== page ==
Cody Cody - 1 year ago 61
Java Question

Using quickSort to sort an Integer Vector in only one method (without medianof3 or partition methods, like classical implementations)

Not sure what I'm doing wrong here. I'm getting a null pointer exception. I've tried tweaking a few things, and I also have a version that compiles, but seems to sort the first half of the vector, then it assigns null values to half the indexes, therefore I think there is something fundamentally wrong with my code.

As stated in the title, I am attempting to do this in only one method. Middle is simply defined as the median element, (left+right)/2. I am attempting to do the partitioning via a for loop, rather than a separate partition method.

I have referred to: Stackoverflow with Quicksort Java implementation

Mainly the accepted response by raymi (hence the //ei=right, in my code)

I am not sure what I am doing his code not correct, or is it me?

Here's my code:

public static void quickSort(Vector v, int left, int right) {
//ei = right
//si == left

if(left == right){
//base case -- no more recursion!!
Comparable pivot = (Comparable) v.elementAt((left+right)/2);
int i;
i = left + 1;

//partition the array
for(int j = left +1; j<= right; j++){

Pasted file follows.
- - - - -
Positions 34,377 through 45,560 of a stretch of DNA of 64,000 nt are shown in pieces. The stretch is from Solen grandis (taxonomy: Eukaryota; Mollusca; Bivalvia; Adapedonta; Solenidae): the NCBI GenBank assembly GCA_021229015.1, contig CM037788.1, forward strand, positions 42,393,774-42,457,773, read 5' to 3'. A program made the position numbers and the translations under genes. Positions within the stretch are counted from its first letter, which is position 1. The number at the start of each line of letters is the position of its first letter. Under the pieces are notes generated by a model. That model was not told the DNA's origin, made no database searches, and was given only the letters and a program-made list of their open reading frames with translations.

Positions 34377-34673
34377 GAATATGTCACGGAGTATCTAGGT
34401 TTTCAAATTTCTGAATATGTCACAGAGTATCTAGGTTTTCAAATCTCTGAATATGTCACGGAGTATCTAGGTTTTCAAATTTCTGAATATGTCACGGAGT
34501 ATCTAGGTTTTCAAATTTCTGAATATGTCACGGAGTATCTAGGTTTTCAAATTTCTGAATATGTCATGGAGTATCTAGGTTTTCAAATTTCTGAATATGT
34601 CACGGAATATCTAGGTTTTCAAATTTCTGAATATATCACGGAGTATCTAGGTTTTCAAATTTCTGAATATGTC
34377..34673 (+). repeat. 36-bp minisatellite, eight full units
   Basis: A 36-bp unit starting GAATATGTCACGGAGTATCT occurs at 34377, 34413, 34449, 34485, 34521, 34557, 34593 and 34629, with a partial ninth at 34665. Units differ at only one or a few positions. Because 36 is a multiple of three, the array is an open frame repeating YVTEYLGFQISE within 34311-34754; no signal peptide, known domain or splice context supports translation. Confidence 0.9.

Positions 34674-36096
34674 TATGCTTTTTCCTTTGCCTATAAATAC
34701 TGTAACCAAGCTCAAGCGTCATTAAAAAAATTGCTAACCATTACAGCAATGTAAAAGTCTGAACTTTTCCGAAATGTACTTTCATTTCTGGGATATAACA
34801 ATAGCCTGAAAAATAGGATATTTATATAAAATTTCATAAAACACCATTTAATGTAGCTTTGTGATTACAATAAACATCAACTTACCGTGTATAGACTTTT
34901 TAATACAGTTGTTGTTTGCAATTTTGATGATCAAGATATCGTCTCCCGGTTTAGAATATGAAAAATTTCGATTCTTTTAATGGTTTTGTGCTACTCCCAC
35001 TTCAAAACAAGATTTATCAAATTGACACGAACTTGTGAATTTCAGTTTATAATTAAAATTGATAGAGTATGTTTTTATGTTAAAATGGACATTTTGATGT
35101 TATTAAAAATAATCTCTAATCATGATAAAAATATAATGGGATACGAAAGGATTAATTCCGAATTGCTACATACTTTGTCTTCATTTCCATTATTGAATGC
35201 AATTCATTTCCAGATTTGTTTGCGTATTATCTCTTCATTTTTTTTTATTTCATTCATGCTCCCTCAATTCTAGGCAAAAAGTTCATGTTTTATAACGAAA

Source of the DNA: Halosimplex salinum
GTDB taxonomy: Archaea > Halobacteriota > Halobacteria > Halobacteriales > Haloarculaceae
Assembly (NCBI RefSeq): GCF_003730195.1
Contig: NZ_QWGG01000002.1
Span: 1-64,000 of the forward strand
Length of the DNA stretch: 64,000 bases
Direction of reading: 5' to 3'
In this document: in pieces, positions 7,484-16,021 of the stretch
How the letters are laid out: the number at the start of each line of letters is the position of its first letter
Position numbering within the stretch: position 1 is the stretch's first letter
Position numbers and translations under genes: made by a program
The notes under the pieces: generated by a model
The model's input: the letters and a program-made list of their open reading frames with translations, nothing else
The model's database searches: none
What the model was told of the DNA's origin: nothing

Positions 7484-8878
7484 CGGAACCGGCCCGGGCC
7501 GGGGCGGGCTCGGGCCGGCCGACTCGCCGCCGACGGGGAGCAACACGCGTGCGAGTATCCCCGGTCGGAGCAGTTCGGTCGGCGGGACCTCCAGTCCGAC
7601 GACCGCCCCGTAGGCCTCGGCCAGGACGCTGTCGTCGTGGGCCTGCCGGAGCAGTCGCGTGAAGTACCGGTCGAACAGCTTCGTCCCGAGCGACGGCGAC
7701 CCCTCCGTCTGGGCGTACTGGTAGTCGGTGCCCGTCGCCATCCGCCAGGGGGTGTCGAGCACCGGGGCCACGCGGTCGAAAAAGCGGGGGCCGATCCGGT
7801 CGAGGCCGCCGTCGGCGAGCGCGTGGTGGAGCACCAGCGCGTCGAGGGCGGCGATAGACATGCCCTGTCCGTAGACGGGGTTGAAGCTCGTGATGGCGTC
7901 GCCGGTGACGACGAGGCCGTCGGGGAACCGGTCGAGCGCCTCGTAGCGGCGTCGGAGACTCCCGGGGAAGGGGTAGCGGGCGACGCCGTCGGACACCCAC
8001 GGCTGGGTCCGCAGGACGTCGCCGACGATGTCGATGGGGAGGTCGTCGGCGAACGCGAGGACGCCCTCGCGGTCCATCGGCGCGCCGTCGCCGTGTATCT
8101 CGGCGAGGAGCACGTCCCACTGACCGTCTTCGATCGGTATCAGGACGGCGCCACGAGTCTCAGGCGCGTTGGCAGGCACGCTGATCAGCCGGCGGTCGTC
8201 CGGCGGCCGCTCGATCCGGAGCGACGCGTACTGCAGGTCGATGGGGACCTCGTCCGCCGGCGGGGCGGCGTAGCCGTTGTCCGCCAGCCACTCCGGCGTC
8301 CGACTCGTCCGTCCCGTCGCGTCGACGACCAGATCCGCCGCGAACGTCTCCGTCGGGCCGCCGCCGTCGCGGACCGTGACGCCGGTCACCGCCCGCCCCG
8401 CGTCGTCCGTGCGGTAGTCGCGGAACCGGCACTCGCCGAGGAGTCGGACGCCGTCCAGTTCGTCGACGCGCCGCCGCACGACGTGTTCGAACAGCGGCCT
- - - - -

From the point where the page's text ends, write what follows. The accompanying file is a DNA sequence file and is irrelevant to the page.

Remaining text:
if(pivot.compareTo(v.elementAt(j)) > 0){
swap(v, left, j);
}//end if
}//close for loop
//place pivot in the right position
//may be incorrect(?)
v.replace(left, v.elementAt(i-1));
v.replace(i-1, v.elementAt((Integer) pivot));

//recursive call on both sides -- may be wrong(?)
quickSort(v, left, i-2);
quickSort(v, i, right);
}//end quicksort

and my swap replace code, which works fine in other methods:

public void replace(int indexGiven, Object element){
if(indexGiven<0 || indexGiven>= size)
return false;

data[indexGiven] = element;
return true;

When I run the code, I get a null pointer exception. I've played around with swapping "> to <" and things like that, but at best I have gotten the code to compile and assign null values to half the vector. I think there's some obvious wrong with my code, but I just can't see it.

Answer Source

The final code example is similar to Hoare partition scheme. It should start off

    for(i = low-1, j = high+1 ; ;)

since the first while preincrements i and the second while predecrements j. The pivot value can be from any value in the array (such as pivot = a[(low + high)/2]), but the actual pivot index used will be based on j, the recursive calls will be

    quicksort(a, low, j);
    quicksort(a, j+1, high);

Side note - you could use a median of 3 to sort a[low], a[(low + high)/2], a[high] (3 if / swap statements), then use pivot = a[(low + high)/2].

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